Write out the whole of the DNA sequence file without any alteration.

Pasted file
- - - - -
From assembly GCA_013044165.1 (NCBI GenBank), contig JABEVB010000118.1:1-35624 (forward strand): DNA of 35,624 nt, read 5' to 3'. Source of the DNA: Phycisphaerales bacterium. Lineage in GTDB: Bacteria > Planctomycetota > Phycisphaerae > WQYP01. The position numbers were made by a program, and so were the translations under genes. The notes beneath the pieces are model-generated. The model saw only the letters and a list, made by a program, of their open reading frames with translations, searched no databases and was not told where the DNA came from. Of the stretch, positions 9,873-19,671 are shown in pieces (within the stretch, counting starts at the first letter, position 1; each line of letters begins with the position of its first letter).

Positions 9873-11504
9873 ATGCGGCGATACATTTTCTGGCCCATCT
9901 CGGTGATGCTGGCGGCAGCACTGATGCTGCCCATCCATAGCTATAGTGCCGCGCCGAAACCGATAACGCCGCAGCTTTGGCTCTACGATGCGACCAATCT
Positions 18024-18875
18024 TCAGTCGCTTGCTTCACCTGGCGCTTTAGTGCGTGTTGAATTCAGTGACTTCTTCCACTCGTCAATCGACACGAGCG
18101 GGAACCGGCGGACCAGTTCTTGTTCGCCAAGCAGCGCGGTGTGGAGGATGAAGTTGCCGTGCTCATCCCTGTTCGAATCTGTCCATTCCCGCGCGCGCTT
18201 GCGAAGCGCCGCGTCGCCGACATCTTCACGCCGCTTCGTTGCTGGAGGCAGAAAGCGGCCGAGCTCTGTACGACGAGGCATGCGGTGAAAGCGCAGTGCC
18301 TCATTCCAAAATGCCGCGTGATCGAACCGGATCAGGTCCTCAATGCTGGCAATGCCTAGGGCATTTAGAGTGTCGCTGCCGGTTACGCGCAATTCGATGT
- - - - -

From assembly GCA_013044165.1 (NCBI GenBank), contig JABEVB010000118.1:1-35624 (forward strand): DNA of 35,624 nt, read 5' to 3'. Source of the DNA: Phycisphaerales bacterium. Lineage in GTDB: Bacteria > Planctomycetota > Phycisphaerae > WQYP01. The position numbers were made by a program, and so were the translations under genes. The notes beneath the pieces are model-generated. The model saw only the letters and a list, made by a program, of their open reading frames with translations, searched no databases and was not told where the DNA came from. Of the stretch, positions 9,873-19,671 are shown in pieces (within the stretch, counting starts at the first letter, position 1; each line of letters begins with the position of its first letter).

Positions 9873-11504
9873 ATGCGGCGATACATTTTCTGGCCCATCT
9901 CGGTGATGCTGGCGGCAGCACTGATGCTGCCCATCCATAGCTATAGTGCCGCGCCGAAACCGATAACGCCGCAGCTTTGGCTCTACGATGCGACCAATCT
Positions 18024-18875
18024 TCAGTCGCTTGCTTCACCTGGCGCTTTAGTGCGTGTTGAATTCAGTGACTTCTTCCACTCGTCAATCGACACGAGCG
18101 GGAACCGGCGGACCAGTTCTTGTTCGCCAAGCAGCGCGGTGTGGAGGATGAAGTTGCCGTGCTCATCCCTGTTCGAATCTGTCCATTCCCGCGCGCGCTT
18201 GCGAAGCGCCGCGTCGCCGACATCTTCACGCCGCTTCGTTGCTGGAGGCAGAAAGCGGCCGAGCTCTGTACGACGAGGCATGCGGTGAAAGCGCAGTGCC
18301 TCATTCCAAAATGCCGCGTGATCGAACCGGATCAGGTCCTCAATGCTGGCAATGCCTAGGGCATTTAGAGTGTCGCTGCCGGTTACGCGCAATTCGATGT